5 Things to Do with Your Children Before School Starts

My soon-to-be kindergartener asks regularly, “Do I get to go to Kindergarten today?”

We’ve marked the calendar, purchased school supplies, met with other up-and-coming Kindergarteners, but, the day is not coming soon enough for my excited five-year-old.

Whether your child is entering elementary school for the first time or returning for another year, here are five things you can do to help your child prepare mentally for the challenging rigors of the upcoming school year:

  1. Get Reading. Beginning in infancy, reading together builds language acquisition and literacy skills. A recent study demonstrated significant literacy gains in children ages 4-5 who were read to three to five times a week putting them approximately 6 months ahead of their peers in reading.  Those who were read to daily tested a full year ahead of those who were read to less frequently (Huffington post, 2013).  The National Association for the Education of Young Children (NAEYC) upholds, “Reading aloud is important from infancy through the high school years. Families and teachers can create and continue a tradition, introduce and reinforce the pleasures of reading, and, as children get older, set the stage for meaningful conversations about numerous topics.” (Koralek, 2005).  Well-read children enjoy a rich vocabulary, improved communication skills, increased knowledge of a wide range of topics, improved attention spans, and are more self-confident than their lesser-read peers.
  2. Observe and Ask “What if” questions. Your life experiences have increased your knowledge base and enabled you to think critically, problem solve, and improve on a plan of action. When children are creating, building, and playing they are constantly planning, building, and re-designing.  When you step back and observe, you may be amazed at the complex problem solving strategies your child is already employing.  By asking simple “What if” questions like, “What if you put that piece there?” or “What if you encounter…?” you are enabling your child to creatively develop other contingencies she may not have thought about initially.  You are effectively using your life experiences to increase her knowledge base.
  3. Capitalize on their Interests. Is your child interested in animals? How things work? Outer space? Head to the library to conduct some research together. Take a trip to explore and learn about whatever topic your child is most interested in.  Go online to find resources so your child can learn more about a given topic.  Children are motivated learners when they are investigating something of their own choosing.  Invite them to communicate their learning by creating a picture book to show younger siblings or have them put together a short presentation for the family.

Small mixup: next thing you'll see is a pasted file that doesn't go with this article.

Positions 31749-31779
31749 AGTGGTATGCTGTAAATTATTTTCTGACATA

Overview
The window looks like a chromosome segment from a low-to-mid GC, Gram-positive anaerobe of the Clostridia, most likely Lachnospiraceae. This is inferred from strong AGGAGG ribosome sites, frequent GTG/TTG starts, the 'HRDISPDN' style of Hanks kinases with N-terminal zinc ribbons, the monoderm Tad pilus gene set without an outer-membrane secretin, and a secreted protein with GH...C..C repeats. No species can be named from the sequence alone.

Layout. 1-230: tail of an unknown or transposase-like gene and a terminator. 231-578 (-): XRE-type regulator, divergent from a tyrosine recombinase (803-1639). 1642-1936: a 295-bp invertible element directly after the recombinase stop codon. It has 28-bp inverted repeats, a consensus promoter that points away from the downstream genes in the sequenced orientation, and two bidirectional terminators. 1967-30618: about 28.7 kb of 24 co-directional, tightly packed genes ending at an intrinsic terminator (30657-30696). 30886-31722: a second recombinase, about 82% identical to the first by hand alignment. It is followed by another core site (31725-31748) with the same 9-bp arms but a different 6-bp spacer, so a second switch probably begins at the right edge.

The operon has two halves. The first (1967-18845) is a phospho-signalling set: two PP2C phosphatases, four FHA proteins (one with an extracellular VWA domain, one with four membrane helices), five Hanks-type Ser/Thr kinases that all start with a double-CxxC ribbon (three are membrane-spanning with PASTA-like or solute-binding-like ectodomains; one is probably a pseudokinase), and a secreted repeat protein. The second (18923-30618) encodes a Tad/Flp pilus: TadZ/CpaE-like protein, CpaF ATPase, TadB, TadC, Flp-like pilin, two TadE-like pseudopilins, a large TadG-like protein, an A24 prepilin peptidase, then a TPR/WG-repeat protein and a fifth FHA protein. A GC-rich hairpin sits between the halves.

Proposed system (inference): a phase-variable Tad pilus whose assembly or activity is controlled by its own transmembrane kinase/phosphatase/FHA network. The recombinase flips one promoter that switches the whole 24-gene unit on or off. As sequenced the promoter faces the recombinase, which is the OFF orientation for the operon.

4. Learn a New Skill. Given the opportunity, what would you like to learn? If you had time, oh let’s say a summer break, what new thing would you try? Summer, whatever is left of it, is the perfect opportunity to learn something new: coding, cooking, acting, or a new sport. This is your child’s opportunity to begin a new school saying, “Look at what I have learned.” Many hobby and hardware stores offer free classes for children and adults on a regular basis.
  5. Create Something New. Is it a bird? A plane? No, it’s “something new!” The sky is the limit!  Children are SO creative.  Encourage your child to experiment, investigate, problem solve.  Children do not have to wait until the spring science fair to begin working through the scientific method.  Encourage your child to ask questions, look for answers, experiment, and discover solutions.  Have her create hypotheses, test theories, and draw conclusions.

Entering a new school year is an opportunity to approach learning with fresh excitement and vigor.  Children want to use their talents, follow their interests, and share their learning with you.  Use these final days of summer to create memories which will last a lifetime.  Read, Learn, and Create!

Things to do with your children before school starts-2 10 Things to do with your children before school starts


Hamlin, M. & Wisneski, D.B. (2012, May). “Supporting the Scientific Thinking and Inquiry of Toddlers and Preschoolers through Play.” Young Children. Retrieved on July 31, 2017 from  http://www.naeyc.org/yc/files/yc/file/201205/Hamlin_YC0512.pdf

Huffington Post. (2013, Sept. 30). “5 Hidden Benefits of Reading for Kids (And Their Parents!)” Retrieved on July 31, 2017 from http://www.huffingtonpost.ca/2013/09/30/5-benefits-of-reading-for-kids_n_4018741.html

Koralek, D. (2005). “Reading Aloud with Children of All Ages.” Retrieved on July 31, 2017 from https://www.naeyc.org/files/yc/file/200303/ReadingAloud.pdf

Seitz, H.J. (2006, March). “The Plan: Building on Children’s Interests.” Beyond the Journal: Young Children on the Web. Retrieved on July 31, 2017 from https://www.naeyc.org/files/yc/file/200603/SeitzBTJ.pdf

Villalpando, N. (2017, Aug. 1). “10 things to do with kids before school starts to make them smarter (or at least avoid summer brain drain).” Retrieved on August 3, 2017 from http://parenting.blog.austin360.com/2017/07/18/10-things-to-do-with-kids-before-school-starts-to-make-them-smarter-or-at-least-avoid-summer-brain-drain/

Zero to Three. (2010, Feb. 20). “Tips on Nurturing Your Child’s Curiosity.” Retrieved on July 31, 2017 from https://www.zerotothree.org/resources/224-tips-on-nurturing-your-child-s-curiosity


Age Groups:

Advanced Pre-K

Share This Article: